EMPLOYER CONTRIBUTION:  100% on 5%, plus age-/earnings-based contribution from 3.5% to 9%

More than three years ago, UCB, Inc., decided to focus on 401(k) plan fees. “When I joined, in the latter part of 2014, we started looking at the 401(k) plan and all the vendors involved,” recalls Richard Martz, head of rewards and human resource (HR) operations at UCB. That began with clarifying the role of a 3(38) fiduciary investment manager for its plan.

“The role of one plan vendor in particular was unclear: It served as our investment fund manager but not in a fiduciary capacity. The vendor and our plan adviser, Spectrum Investment Advisors, seemed to serve duplicate roles,” Martz says. That meant the plan paid more fees than necessary. “So, to reduce both complexity and cost, we terminated the investment fund manager and formally hired Spectrum as our 3(38) investment adviser.”

UCB, the U.S. branch of a global biopharmaceutical company headquartered in Brussels, now focuses on its 401(k) plan as its main retirement benefit. Itself headquartered in Smyrna, Georgia, the U.S. firm terminated its defined benefit (DB) plan last year, after freezing it in 2005. By the time the sponsor closed down the plan, only about 12% of active employees had a UCB pension. But in addition to its match, the employer still makes an age-/earnings-based contribution—ranging from 3.5% to 9%—to 401(k) participants who started in 2006, after the freeze.

The sponsor has taken several steps to lower the fees 401(k) participants pay, according to Lynne Knapp, UCB’s director of benefits. “We have a longstanding partnership with ADP and have worked closely with it to leverage its technology advancements and reduce [recordkeeping] fees.” Those, she says, fell 46% between 2014 and 2017. “In addition, we decided to expand which participants pay advisory fees, reducing the Spectrum Investment Advisors per-participant fee by half. To be transparent and to follow industry best practices, we made this change so that all participants with a balance—both active and terminated—are now charged a low adviser fee.”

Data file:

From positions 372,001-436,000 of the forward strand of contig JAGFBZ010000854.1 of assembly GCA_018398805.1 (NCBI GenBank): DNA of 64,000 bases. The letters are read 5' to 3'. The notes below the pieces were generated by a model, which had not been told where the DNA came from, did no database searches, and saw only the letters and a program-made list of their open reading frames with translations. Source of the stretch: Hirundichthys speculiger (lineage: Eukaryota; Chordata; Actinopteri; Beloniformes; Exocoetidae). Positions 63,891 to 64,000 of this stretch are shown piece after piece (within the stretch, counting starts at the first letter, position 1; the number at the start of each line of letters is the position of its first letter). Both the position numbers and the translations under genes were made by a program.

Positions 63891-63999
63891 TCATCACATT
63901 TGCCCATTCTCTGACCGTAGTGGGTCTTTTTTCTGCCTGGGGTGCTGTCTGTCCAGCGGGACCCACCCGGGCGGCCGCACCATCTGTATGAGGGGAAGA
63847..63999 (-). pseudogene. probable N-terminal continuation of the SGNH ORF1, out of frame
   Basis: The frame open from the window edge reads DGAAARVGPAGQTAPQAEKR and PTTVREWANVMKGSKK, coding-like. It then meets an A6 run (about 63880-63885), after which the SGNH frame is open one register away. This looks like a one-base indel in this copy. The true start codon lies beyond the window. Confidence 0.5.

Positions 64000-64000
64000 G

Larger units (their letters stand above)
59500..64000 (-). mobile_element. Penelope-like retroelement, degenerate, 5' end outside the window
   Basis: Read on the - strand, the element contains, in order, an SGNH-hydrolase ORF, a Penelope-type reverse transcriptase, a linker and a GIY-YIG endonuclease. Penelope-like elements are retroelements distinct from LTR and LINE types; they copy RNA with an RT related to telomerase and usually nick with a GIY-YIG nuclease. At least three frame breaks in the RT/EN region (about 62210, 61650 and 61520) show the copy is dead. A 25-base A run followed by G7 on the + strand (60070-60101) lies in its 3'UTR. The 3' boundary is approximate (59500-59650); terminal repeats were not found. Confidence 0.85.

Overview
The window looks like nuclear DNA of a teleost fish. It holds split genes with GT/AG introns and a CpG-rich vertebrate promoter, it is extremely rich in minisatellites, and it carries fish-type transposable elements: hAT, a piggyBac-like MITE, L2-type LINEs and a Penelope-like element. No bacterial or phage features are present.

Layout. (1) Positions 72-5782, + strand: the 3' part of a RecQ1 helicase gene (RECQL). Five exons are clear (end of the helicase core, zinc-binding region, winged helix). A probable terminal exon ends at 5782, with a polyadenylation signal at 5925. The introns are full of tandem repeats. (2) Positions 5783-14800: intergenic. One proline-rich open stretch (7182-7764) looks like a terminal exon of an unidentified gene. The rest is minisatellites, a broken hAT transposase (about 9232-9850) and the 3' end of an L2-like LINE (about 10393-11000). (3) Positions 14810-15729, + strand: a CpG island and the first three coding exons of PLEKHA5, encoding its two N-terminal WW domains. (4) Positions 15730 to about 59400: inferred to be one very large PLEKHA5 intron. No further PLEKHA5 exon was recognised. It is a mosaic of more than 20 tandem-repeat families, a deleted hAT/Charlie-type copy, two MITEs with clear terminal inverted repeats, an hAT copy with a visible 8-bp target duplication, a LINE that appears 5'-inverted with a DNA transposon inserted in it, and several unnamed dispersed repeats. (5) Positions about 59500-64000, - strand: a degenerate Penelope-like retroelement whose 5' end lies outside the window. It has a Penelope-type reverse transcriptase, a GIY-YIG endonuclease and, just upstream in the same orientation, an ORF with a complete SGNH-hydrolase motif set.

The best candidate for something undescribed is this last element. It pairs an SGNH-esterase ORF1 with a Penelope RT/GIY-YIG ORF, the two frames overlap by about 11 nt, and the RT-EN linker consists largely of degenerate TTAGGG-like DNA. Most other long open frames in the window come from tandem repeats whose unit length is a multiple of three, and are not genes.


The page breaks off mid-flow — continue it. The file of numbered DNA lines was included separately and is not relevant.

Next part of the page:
As a result, UCB moved to a $22 quarterly flat participant fee for recordkeeping and advisory services last April. “The legal environment and focus on the fiduciary responsibility of plan sponsors caused us to move to this approach,” Martz notes.

Additionally, UCB has shifted its 401(k) investment menu more toward passive funds and eliminated revenue sharing. “When we started our plan review, we had in excess of 90% actively managed funds,” Martz says. “During this process, we led with a ‘passive first’ mentality, to focus on reducing costs: We would always consider an active fund, but only if its performance versus the index fund justified the additional expense. In most cases, we ended up replacing an active fund with a passive fund.”

As a result, the plan’s total fund expense ratio has fallen by more than half, from 72 basis points (bps) in 2015 to 35 basis points in 2017. “The plan’s investment expenses were reduced by approximately $700,000 annually,” Knapp says. “These fee reductions become even more important as overall plan assets rise.” —Judy Ward

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